Websites are made of pages. These testing tools scan the code on these pages one at a time when you enter your URL. There are a few services that offer to test your entire website, but read the find print as it may not include every page or human testing.
Accessibility is part of usability, and should be part of usability testing. Moving forward include accessibility in your design, build and test process.
Ridiculously Easy to Use Compliance Testing Tools
HTML Codesniffer — a “bookmarklet” for anyone. It works in all major web browsers and provides a detailed report of the error warnings and notices (items that may need to be reviewed by a human) indicating which parts of the code are causing red flags, and pointing to the relevant section of the WCAG or Section 508 spec and information on how to resolve the issue.
Additional tools can be found in this pages side bar (below or to the right, depending on your screen width).
Automated and Manual Testing
There are two layers to testing a webpage/site for accessibility compliance: automated testing and manual testing. You should use a combination of both.
Automatic testing will give you a good start and help you to understand some of the basics. Most tools have suggestions for correcting, links to the criteria, and general guidelines. But even the best automated testing tool can test only less than 25% that must meet WCAG 2.0 AA guidelines. And false positives are common and take time to weed out. The speed and convenience of Automatic Testing make it an integral part of testing. It is a good start but not a reliable evaluation of true accessibility. You may get slightly different results with different tools. Some tools do a better job of presenting the findings. It is a matter of preference. Also the tools are improving rapidly keep checking to see what is new.
Manual testing requires an understanding of the goals of the webpage/site being tested and the full context of the content to judge the accessibility. For example, the accuracy of closed captioning can only be determined by someone who is familiar with the subject material. The difference between the caption reading “Richmond CA” and Richmond VA” is only two letters and seem like a very small percentage off, but the information given to the person dependent on captioning is not equal.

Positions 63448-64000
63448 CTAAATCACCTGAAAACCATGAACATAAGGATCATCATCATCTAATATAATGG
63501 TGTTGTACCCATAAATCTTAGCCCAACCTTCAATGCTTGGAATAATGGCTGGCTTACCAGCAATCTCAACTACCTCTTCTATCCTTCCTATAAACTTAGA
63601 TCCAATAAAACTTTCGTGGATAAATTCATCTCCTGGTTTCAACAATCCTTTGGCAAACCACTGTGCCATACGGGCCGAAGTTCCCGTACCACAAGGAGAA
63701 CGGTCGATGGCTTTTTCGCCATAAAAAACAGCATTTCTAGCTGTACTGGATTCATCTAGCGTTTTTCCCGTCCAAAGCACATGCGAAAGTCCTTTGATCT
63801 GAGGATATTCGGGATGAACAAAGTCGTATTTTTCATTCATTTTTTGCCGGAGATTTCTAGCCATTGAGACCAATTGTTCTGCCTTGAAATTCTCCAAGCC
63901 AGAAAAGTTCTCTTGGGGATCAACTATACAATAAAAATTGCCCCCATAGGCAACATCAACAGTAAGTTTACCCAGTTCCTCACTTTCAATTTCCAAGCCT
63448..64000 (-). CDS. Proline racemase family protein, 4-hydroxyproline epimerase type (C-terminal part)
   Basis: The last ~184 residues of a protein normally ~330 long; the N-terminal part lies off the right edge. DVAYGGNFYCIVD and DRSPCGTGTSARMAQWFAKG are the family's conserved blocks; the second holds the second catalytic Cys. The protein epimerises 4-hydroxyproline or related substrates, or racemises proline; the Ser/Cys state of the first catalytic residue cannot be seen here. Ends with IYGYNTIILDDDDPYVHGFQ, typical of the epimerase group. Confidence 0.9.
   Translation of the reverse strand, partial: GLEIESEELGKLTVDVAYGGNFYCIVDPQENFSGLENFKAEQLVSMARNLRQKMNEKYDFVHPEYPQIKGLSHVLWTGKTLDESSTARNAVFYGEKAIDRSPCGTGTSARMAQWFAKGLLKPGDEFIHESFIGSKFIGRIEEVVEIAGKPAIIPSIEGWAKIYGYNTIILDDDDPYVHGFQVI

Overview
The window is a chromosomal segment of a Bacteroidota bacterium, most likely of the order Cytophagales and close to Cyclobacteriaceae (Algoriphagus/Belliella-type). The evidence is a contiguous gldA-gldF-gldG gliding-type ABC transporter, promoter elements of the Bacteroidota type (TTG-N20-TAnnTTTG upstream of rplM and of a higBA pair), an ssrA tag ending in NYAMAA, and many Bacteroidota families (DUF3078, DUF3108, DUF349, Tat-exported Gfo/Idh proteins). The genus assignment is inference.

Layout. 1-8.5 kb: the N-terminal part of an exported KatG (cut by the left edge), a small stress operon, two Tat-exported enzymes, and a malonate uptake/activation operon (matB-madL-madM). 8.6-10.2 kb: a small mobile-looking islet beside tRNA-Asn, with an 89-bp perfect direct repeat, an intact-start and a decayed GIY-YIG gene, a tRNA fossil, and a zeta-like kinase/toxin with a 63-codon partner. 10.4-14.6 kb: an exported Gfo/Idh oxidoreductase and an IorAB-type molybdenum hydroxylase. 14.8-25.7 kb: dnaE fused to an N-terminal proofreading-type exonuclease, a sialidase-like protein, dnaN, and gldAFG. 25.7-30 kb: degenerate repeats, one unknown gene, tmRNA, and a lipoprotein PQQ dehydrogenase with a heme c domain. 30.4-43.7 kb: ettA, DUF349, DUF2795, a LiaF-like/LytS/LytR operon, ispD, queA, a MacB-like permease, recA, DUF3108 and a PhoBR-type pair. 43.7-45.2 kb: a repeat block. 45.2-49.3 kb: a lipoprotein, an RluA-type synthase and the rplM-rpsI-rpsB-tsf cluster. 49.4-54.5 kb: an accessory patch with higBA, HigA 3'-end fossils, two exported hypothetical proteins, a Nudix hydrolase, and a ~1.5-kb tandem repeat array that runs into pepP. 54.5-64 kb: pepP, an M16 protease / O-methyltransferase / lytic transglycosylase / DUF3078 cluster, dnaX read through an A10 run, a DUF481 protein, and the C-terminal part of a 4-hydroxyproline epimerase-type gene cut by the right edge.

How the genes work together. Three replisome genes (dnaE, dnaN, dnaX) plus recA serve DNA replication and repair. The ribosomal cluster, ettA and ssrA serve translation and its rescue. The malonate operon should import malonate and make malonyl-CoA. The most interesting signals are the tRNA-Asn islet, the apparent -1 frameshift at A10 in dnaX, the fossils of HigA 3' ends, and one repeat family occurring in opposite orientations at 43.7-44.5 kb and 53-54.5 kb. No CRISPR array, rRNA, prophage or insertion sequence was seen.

Use both Automated and Manual Testing Together
When you use automated testing, eliminate false positives and check manually the rest of the elements using a checklist developed specifically for your website page you will get a clearer picture of it's accessibility. Many things you should be able to fix on the spot. For example adding alt text to images is a simple fix.
WCAG 2.0 Checklists
The WCAG 2.0 Guidelines Level A and AA lists more than 50 Success Criteria. Maintaining a checklist of satisfied criteria will help you manage your accessibility review process. The lists include short descriptions of each Success Criteria and several include links to reference documentation.
Having a checklist will get you started, but best to customize any list to cover what you are testing and only what you need makes the process a bit more manageable.
- The A11Y Project's Web Accessibility Checklist (a beginner’s guide to accessibility)
- McMaster University Web Page Checklist (Interactive checklist for WCAG 2.0 Level AA)
- WebAIM WCAG 2.0 Checklist (HTML and PDF)
- W3C WCAG 2.0 Checklist (HTML)
- Wuhcag Checklists by Level (HTML)
- Paul J Adam's WCAG 2.0 checklist (Interactive checklist with option to remove AAA checks from the list)
Test Early, Test Often
These simple tools will go a long way in teaching you about accessibility. Checking and ensuring accessibility is for every stage, but is most cost effective in development.
A reiterative approach to testing and correcting can give you ballance. Trying to test and fix all at once is not practical. The biggest misconception is that Accessibility is applied – it is an integral part of the creation.